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Alibaba Group

Alibaba is the world’s biggest e-commerce group. Founded by Jack Ma, it owns Tmall.com and its consumer-to-consumer business Taobao.com.

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Alibaba follows the money for IPO destination

E-commerce group is open to venue for the offer as long as it gets the highest value for its shares

PUBLISHED : Friday, 08 March, 2013, 12:00am
UPDATED : Friday, 08 March, 2013, 5:37am

The destination of Alibaba Group's much-anticipated initial public offering will likely be determined by this catchphrase: "Show me the money".

Market analysts yesterday said the IPO for the mainland's largest e-commerce company would be conducted where it could get the highest value for its shares in what could be the biggest technology-related offering this year.

Hangzhou-based Alibaba is apparently keen to explore its best options as its senior finance executives held closed-door discussions in Hong Kong on Wednesday with a representative of Nasdaq OMX, the operator of the Nasdaq Stock Market in New York.

"It would be a matter of pride for a Chinese company like Alibaba to have its public offering on Chinese soil, but it must consider where it can get the highest price-earnings ratio," VC Brokerage director Louis Tse Ming-kwong said:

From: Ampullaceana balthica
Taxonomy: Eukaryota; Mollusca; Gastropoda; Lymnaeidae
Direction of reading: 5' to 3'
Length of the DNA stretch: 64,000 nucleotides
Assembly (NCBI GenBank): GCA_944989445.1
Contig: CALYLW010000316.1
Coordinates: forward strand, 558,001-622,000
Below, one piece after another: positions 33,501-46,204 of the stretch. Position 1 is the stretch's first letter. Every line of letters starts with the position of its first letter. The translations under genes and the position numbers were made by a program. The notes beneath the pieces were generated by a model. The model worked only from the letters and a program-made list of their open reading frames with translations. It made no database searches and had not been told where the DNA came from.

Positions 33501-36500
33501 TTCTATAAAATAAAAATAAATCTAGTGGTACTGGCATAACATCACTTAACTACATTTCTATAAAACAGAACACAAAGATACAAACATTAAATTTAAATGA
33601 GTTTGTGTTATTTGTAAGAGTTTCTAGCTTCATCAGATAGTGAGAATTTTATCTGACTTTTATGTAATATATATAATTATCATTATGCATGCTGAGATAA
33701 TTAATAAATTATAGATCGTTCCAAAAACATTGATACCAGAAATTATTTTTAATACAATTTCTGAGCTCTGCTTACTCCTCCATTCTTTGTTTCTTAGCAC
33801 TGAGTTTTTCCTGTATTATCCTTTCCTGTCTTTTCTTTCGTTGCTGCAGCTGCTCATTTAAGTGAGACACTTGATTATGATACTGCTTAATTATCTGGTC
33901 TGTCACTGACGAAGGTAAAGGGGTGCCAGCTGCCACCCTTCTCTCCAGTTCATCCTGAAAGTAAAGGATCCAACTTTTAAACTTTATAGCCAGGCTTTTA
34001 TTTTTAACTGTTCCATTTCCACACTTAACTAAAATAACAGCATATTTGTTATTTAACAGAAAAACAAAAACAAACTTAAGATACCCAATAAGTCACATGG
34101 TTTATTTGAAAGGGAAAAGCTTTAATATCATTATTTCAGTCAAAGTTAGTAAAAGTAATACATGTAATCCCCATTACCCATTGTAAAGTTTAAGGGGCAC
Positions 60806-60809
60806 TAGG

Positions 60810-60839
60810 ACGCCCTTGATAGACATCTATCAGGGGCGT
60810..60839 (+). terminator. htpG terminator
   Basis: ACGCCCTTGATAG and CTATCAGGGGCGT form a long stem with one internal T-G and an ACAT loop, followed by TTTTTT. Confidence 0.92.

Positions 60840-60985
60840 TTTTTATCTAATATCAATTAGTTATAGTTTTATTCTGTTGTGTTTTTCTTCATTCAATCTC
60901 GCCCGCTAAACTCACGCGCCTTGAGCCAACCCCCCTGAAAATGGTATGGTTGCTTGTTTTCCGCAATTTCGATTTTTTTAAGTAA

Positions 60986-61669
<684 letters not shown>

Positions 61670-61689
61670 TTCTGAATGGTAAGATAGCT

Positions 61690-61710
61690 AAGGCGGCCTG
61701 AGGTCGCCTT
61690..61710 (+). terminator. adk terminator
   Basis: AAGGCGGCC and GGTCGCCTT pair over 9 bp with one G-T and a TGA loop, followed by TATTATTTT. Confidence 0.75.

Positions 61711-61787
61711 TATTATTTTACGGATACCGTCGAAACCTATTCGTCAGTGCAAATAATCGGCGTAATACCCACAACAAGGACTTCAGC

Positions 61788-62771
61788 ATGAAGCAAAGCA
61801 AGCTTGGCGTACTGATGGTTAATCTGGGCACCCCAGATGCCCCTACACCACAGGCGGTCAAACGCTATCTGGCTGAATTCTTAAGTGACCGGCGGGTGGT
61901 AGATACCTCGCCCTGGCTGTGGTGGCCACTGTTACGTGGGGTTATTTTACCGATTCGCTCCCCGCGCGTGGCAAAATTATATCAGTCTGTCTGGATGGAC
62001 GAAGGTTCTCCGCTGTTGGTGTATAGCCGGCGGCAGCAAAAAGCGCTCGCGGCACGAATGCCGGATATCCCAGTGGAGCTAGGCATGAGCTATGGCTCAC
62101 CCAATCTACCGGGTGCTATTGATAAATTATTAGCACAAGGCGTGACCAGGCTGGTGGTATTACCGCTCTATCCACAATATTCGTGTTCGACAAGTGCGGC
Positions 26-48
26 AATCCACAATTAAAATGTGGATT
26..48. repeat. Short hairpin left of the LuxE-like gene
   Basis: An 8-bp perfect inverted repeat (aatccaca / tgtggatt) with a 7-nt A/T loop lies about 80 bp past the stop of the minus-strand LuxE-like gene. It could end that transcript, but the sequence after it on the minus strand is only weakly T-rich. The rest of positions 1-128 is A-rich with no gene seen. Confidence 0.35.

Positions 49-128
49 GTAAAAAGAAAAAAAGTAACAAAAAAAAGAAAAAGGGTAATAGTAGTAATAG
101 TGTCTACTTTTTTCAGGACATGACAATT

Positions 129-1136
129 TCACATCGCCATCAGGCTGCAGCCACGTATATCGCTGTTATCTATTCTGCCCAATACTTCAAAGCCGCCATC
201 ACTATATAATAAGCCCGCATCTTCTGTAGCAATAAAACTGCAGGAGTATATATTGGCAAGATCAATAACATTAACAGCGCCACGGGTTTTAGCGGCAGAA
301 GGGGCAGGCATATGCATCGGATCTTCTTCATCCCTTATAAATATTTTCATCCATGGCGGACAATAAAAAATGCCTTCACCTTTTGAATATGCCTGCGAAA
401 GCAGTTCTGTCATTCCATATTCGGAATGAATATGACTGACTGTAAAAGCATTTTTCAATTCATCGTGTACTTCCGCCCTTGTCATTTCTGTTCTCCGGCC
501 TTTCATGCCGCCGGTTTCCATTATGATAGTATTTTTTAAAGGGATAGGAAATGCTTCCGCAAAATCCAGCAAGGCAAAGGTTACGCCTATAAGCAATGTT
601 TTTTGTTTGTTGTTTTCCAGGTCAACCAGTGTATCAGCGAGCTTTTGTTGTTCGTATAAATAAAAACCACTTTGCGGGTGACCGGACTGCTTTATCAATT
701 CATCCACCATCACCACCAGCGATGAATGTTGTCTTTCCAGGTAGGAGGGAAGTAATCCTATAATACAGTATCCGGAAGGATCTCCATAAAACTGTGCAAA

In a research note published last month, Morgan Stanley analyst Jordan Monahan calculated that Alibaba was worth between US$66 billion and US$128 billion, based on its forecast net income of US$2.28 billion this year and US$3.55 billion next year. He suggested a share offer this year would value the company at US$80 billion.

Tse said: "Alibaba must ask itself: which market can afford such a big IPO that could be many times oversubscribed?" He pointed out that Nasdaq's attraction for Alibaba was that it was the preferred market for many information-technology, media and telecommunications companies.

Li Zhongzhi, an analyst at Ping An Securities in Shenzhen, said Alibaba's shareholders - including Japan's Softbank, internet pioneer Yahoo and private-equity investors such as China Investment Corporation - "will prefer the flexibility of the Nasdaq or Hong Kong, where they can cash out their shares easily".

"But it will be difficult to make US investors recognise the full value of Alibaba," Li said. Alibaba is currently being restructured into 25 business units.

Alibaba, which entrepreneur Jack Ma Yun started out of his home in Hangzhou in 1999, is no IPO novice. Less than two years after Yahoo paid US$1 billion for a 40 per cent stake in the company in 2005, Alibaba staged in 2007 the Hong Kong listing of its subsidiary, Alibaba.com the world's largest business-to-business e-commerce services provider.

Alibaba.com attracted more than 560,000 Hong Kong retail investors, who placed HK$33.1 billion worth of orders, representing 257 times the 128 million shares in its offering.

On its first trading day on November 6, 2007, the stock rose more than 192 per cent to close at HK$39.50 and give the company a market capitalisation of HK$200 billion to become the most successful listing debut that year. It was privatised by parent Alibaba in June last year.

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